Senior Associate Alvin Steinberg points out that quantum computing is a security-related technology, and that nanotech can help those in the race to stay ahead. He cites these two articles.

From the Jamestown Foundation, China’s Secure Communications Quantum Leap

In May 2010 a team of 15 Chinese researchers from Tsinghua University in Beijing and the Hefei National Laboratory for Physical Sciences, a government-directed research center, published a research paper announcing a successful demonstration of “quantum teleportation” (liangzi yinxing chuan) over 16 kilometers of free space. These researchers claimed to have the first successful experiment in the world. The technology on display has the potential to revolutionize secure communications for military and intelligence organizations and may become the watershed of a research race in communication and information technology.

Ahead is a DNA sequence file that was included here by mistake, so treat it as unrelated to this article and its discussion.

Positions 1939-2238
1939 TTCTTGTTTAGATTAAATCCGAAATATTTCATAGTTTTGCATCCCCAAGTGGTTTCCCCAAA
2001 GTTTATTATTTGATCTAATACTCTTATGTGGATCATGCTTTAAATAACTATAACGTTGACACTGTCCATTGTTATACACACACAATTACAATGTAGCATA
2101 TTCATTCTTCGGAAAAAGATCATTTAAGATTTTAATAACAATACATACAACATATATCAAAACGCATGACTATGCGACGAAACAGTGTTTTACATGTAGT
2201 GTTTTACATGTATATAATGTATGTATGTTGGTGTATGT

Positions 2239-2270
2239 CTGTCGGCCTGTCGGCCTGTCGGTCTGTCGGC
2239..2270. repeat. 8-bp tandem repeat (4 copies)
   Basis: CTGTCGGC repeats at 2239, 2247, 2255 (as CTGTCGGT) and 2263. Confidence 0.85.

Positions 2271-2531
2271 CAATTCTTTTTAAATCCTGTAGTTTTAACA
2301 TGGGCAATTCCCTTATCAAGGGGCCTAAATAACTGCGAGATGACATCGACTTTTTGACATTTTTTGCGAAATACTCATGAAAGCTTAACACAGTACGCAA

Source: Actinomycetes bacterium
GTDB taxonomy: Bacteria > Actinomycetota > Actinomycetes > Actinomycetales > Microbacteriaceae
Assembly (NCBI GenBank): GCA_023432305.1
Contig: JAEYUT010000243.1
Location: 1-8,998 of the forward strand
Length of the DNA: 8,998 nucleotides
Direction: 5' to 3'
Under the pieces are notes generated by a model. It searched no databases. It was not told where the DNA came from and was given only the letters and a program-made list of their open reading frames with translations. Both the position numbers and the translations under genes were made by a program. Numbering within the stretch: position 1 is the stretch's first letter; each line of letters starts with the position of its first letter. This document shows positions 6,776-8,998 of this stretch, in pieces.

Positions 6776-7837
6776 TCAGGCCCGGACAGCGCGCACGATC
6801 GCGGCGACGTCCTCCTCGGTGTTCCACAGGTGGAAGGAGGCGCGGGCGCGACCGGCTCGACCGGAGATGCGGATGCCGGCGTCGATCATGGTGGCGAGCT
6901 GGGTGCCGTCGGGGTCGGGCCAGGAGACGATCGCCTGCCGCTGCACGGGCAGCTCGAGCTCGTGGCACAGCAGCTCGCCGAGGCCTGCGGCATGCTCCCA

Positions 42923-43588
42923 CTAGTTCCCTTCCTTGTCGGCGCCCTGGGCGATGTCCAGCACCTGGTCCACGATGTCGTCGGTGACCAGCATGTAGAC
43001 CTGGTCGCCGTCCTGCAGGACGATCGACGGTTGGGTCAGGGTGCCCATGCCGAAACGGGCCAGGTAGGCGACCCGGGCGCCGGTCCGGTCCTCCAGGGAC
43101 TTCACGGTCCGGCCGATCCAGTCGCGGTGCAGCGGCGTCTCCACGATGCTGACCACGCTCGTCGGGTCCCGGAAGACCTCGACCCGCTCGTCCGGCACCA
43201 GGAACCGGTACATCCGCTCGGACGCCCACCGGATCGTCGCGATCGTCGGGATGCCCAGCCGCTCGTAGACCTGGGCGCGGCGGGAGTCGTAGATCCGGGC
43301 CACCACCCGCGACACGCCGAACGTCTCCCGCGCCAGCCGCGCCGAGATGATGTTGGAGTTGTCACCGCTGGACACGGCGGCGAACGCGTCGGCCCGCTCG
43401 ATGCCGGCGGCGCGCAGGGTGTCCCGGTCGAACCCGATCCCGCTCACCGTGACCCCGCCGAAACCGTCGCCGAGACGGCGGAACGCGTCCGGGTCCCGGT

Although much of the science behind this technology is still young, quantum technologies have wide-ranging applications for the fields of cryptography, remote sensing and secure satellite communications. In the near future, the results from this experiment will be used to send encrypted messages that cannot be cracked or intercepted, and securely connect networks, even in remote areas, with no wired infrastructure, even incorporating satellites and submarines into the link…

From the UK, Bristol scientists develop photonic chip for ‘quantum’ computers

Scientists have developed a computer chip that could pave the way for a new generation of powerful ‘quantum’ computers.

The photonic chip, built by scientists from Bristol’s Centre for Quantum Photonics, uses light rather than electricity to pass information.

The breakthrough could lead to ‘quantum’ computers capable of performing complex calculations and simulations that are impossible for today’s computers.

The researchers believe that their device represents a new route to a quantum computer – a powerful type of computer that uses quantum bits (qubits) rather than the conventional bits used in today’s computers.

Senior Associate Alvin Steinberg suggests that we portray the nanotech race as in part a security race involving quantum computing, and that Foresight use this as a way to get Congress interested in funding nanotechnology R&D. What do you think?